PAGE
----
One rule of thumb I have when looking at used cars: Look at the tires. If the previous owner was willing to cheap out on something that is so easily visible, he is also willing to cheap out on the items that are not so easily visible.

      • 0 avatar

        Agreed Chicago Dude. Even in classic car circles, you often see high priced enthusiast cars riding on bargain rack tires. As a long-time motorsports enthusiast, I know that tires are the single biggest determinant of a car’s ride and handling. Put Ferrari spec tires on a minivan, and it will steer and stop like a Ferrari. Put minivan tires on a Ferrari, and it will handle like a minivan. Anyone who doesn’t get the best tires for their use doesn’t know or care enough about cars for me to buy one that he has made maintenance decisions about.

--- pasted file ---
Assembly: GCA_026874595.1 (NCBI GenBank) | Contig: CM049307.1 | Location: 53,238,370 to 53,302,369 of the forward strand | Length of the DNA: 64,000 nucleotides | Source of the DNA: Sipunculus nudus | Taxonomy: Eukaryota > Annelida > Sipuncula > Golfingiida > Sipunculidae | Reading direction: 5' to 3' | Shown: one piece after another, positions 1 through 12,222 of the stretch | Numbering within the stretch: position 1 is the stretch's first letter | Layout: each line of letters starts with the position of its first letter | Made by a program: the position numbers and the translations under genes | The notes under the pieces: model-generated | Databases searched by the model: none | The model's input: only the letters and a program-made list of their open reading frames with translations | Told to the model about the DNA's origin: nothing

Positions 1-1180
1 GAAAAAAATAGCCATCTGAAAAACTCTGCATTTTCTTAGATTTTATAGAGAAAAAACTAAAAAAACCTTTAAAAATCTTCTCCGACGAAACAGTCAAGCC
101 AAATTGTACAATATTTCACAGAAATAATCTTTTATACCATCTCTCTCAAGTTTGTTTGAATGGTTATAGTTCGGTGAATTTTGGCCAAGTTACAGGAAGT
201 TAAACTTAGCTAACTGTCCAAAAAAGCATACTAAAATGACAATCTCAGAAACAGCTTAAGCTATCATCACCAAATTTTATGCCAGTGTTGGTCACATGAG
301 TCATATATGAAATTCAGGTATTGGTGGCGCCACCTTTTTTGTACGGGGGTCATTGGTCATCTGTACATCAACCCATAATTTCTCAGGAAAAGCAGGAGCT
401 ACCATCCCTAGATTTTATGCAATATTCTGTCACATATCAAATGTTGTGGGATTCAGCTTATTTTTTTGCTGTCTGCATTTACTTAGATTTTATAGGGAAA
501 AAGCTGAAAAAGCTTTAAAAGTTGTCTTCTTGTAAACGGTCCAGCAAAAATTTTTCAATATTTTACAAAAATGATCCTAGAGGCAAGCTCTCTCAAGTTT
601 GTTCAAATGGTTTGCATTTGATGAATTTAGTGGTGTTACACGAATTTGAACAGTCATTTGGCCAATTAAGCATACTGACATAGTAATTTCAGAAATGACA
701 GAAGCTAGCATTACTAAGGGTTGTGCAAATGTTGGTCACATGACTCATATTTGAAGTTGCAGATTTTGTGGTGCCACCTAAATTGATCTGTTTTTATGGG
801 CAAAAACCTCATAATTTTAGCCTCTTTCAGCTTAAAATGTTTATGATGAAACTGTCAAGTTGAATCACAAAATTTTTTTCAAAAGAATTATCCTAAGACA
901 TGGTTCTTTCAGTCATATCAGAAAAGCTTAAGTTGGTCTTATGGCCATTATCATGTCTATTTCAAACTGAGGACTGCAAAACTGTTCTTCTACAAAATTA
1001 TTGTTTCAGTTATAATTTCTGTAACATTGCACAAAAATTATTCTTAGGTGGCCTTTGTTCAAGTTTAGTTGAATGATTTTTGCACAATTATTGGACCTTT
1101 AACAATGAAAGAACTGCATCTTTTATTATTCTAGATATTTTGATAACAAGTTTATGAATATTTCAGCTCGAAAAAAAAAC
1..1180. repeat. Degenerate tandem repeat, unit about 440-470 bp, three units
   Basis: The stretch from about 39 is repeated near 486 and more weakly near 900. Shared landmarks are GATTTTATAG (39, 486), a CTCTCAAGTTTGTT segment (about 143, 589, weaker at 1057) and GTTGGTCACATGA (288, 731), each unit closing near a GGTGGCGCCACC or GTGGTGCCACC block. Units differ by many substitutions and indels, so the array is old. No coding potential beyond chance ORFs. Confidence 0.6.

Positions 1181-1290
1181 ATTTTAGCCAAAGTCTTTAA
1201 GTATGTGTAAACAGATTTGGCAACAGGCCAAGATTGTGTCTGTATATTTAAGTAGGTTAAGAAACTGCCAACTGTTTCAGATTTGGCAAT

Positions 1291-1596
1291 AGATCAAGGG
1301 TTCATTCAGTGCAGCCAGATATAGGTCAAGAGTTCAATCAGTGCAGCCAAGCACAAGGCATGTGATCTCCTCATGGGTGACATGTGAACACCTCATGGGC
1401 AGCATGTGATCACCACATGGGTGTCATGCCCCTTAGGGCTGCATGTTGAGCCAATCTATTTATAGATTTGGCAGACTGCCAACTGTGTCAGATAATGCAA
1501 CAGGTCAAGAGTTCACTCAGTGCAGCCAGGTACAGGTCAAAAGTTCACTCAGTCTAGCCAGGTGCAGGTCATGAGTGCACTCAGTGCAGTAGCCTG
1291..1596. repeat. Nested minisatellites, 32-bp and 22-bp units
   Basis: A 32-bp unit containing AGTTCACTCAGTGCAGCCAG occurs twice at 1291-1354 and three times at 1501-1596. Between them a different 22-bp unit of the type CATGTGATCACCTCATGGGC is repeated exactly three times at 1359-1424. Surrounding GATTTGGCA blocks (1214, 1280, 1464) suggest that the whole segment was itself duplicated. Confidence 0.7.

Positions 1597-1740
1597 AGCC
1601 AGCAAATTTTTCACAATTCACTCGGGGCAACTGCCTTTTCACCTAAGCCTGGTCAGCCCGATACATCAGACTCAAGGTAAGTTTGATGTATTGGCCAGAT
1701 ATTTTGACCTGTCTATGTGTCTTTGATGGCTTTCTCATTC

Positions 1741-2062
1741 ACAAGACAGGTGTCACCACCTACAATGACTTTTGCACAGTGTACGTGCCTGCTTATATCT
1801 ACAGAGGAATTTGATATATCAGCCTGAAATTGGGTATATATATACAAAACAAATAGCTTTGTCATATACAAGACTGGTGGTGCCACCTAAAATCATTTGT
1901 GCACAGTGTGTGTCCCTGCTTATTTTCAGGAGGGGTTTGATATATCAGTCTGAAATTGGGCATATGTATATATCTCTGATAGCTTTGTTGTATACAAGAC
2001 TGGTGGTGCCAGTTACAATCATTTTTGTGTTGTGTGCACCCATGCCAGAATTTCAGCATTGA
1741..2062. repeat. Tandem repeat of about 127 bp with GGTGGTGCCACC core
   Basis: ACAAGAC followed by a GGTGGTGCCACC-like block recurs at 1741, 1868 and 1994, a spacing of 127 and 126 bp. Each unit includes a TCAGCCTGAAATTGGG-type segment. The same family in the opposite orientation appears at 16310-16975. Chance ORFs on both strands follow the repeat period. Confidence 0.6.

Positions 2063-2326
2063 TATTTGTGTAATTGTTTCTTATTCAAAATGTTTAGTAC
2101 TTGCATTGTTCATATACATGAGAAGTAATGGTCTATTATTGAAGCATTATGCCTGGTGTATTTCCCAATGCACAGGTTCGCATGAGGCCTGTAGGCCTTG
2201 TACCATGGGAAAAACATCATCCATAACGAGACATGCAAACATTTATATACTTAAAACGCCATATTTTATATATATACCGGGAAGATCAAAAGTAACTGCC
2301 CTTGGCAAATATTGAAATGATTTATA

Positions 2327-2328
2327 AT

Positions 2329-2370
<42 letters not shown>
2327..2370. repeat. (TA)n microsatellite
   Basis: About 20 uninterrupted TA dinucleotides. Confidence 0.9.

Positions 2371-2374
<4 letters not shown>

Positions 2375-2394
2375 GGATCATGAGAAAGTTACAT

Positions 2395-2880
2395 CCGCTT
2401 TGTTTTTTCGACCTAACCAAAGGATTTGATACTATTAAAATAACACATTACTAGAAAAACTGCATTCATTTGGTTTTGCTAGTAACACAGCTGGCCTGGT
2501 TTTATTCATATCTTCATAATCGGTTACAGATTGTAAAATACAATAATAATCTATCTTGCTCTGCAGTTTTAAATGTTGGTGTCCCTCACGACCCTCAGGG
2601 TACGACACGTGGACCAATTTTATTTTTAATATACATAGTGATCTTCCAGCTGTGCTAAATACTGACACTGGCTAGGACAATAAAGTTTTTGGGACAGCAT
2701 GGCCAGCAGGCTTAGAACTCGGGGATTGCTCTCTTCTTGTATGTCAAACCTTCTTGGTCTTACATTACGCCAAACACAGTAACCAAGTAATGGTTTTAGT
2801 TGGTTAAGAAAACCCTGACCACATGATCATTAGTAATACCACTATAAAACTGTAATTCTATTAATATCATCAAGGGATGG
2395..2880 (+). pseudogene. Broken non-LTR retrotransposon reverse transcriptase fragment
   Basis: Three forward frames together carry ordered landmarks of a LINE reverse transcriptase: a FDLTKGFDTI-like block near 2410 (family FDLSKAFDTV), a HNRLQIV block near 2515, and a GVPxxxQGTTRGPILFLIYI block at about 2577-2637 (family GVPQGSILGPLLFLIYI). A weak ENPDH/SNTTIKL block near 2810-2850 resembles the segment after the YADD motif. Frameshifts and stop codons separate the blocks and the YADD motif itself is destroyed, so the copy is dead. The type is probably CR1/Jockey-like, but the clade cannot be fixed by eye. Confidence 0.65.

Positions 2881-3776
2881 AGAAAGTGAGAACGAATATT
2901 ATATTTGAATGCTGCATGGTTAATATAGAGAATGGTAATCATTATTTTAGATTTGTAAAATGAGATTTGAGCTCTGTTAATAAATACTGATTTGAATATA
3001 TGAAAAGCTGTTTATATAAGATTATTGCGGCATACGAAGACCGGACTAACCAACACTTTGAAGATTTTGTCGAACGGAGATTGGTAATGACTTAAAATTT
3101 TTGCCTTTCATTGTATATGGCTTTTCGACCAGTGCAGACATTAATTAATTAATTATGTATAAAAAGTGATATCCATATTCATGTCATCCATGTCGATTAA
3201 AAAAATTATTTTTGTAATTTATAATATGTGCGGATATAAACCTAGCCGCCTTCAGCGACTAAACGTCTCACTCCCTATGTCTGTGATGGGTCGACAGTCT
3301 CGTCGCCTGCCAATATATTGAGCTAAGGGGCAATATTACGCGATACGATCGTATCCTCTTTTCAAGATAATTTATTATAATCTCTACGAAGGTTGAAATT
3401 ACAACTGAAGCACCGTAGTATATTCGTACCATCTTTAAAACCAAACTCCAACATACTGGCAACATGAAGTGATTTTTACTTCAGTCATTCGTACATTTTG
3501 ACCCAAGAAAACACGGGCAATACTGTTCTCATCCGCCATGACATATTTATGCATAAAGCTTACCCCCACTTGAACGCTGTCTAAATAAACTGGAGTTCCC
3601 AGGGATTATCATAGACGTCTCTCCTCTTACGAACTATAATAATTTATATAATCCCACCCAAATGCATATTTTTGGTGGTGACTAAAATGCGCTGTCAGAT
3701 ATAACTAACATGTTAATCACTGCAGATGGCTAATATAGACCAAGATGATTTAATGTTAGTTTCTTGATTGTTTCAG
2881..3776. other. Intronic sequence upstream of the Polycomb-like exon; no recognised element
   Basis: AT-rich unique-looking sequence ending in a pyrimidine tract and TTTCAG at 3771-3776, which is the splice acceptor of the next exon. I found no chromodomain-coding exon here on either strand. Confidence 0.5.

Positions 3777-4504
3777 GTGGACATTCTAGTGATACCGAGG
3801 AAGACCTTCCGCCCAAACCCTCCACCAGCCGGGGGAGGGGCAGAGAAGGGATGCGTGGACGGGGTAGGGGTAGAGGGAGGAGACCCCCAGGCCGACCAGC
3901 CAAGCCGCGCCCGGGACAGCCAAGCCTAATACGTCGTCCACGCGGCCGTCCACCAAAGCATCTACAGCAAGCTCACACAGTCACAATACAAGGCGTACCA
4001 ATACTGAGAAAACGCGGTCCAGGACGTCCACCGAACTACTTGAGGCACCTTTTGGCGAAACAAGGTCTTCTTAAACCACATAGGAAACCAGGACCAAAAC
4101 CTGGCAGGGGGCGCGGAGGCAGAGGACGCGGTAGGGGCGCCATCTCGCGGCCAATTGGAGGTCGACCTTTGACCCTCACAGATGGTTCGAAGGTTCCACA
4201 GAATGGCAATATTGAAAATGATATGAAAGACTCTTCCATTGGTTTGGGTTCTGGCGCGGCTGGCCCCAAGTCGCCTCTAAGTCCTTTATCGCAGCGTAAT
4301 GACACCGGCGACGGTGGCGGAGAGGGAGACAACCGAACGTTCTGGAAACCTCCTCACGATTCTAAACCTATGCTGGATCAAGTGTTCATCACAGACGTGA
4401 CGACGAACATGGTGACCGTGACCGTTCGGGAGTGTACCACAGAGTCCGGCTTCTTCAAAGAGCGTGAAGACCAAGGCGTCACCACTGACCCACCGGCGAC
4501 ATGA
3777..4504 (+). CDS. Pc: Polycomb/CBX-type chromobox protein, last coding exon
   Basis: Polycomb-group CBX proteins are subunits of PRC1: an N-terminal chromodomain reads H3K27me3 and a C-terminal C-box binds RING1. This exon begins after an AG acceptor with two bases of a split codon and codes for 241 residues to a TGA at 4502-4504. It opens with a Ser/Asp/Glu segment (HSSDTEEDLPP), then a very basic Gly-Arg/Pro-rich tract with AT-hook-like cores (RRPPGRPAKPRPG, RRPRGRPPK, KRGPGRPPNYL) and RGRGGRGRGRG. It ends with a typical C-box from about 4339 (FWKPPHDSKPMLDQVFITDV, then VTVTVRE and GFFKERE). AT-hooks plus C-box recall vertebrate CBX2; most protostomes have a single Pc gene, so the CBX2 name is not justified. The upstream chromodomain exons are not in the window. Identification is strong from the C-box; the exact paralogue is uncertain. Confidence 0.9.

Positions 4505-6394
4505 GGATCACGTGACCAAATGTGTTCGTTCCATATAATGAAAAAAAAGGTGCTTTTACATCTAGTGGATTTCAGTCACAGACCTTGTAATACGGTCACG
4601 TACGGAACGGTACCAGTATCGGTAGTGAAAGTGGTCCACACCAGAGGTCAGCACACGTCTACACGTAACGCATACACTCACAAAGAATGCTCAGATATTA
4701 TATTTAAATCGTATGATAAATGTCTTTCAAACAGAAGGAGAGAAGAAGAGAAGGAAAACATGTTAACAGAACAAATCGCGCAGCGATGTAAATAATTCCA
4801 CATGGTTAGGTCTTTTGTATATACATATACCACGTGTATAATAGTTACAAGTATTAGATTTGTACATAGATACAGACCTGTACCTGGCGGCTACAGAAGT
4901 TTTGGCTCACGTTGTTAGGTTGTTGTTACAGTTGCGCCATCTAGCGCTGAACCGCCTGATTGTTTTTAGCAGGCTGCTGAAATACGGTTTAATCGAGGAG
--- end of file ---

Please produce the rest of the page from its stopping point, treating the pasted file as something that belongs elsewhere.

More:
• 0 avatar

        Bingo! I always thought this was a dead giveaway. My problem is that I’m a bit OCD about tires & balancing. Even our base Civic wears the Michelin Pilot Exalto 2’s that the SI model gets.

      • 0 avatar

        Totally agree on the tires. Back in 1992, I bought a 1983 Honda Civic that had cheapish tires on it, when they wore out, I sprung for some Michelin X radials in what, 1993 or 95 and they were $50 a piece, then again, I had 13″ steel wheels and it was a very good decision as Honda has used the MVX series on the Accord back in the late 80’s and they not only lasted but had good wet and dry traction too.

    • 0 avatar

      Depends on the red paint, I’ve seen lots of red cars and if taken care of, they DO last a fairly long time but most cars built in the last 15 years have clear coat paint on even the non metallic paints and as long as the clear coat remains intact, the red color coat will hold up MUCH better. Even there, some red cars will fade, others not as much, and again, a lot of that has to do with where the car spent a lot of its life, its age, how well it was maintained since new and whether its left outside all the time or not, but even there, proper maintenance will stave off the excessive weathering.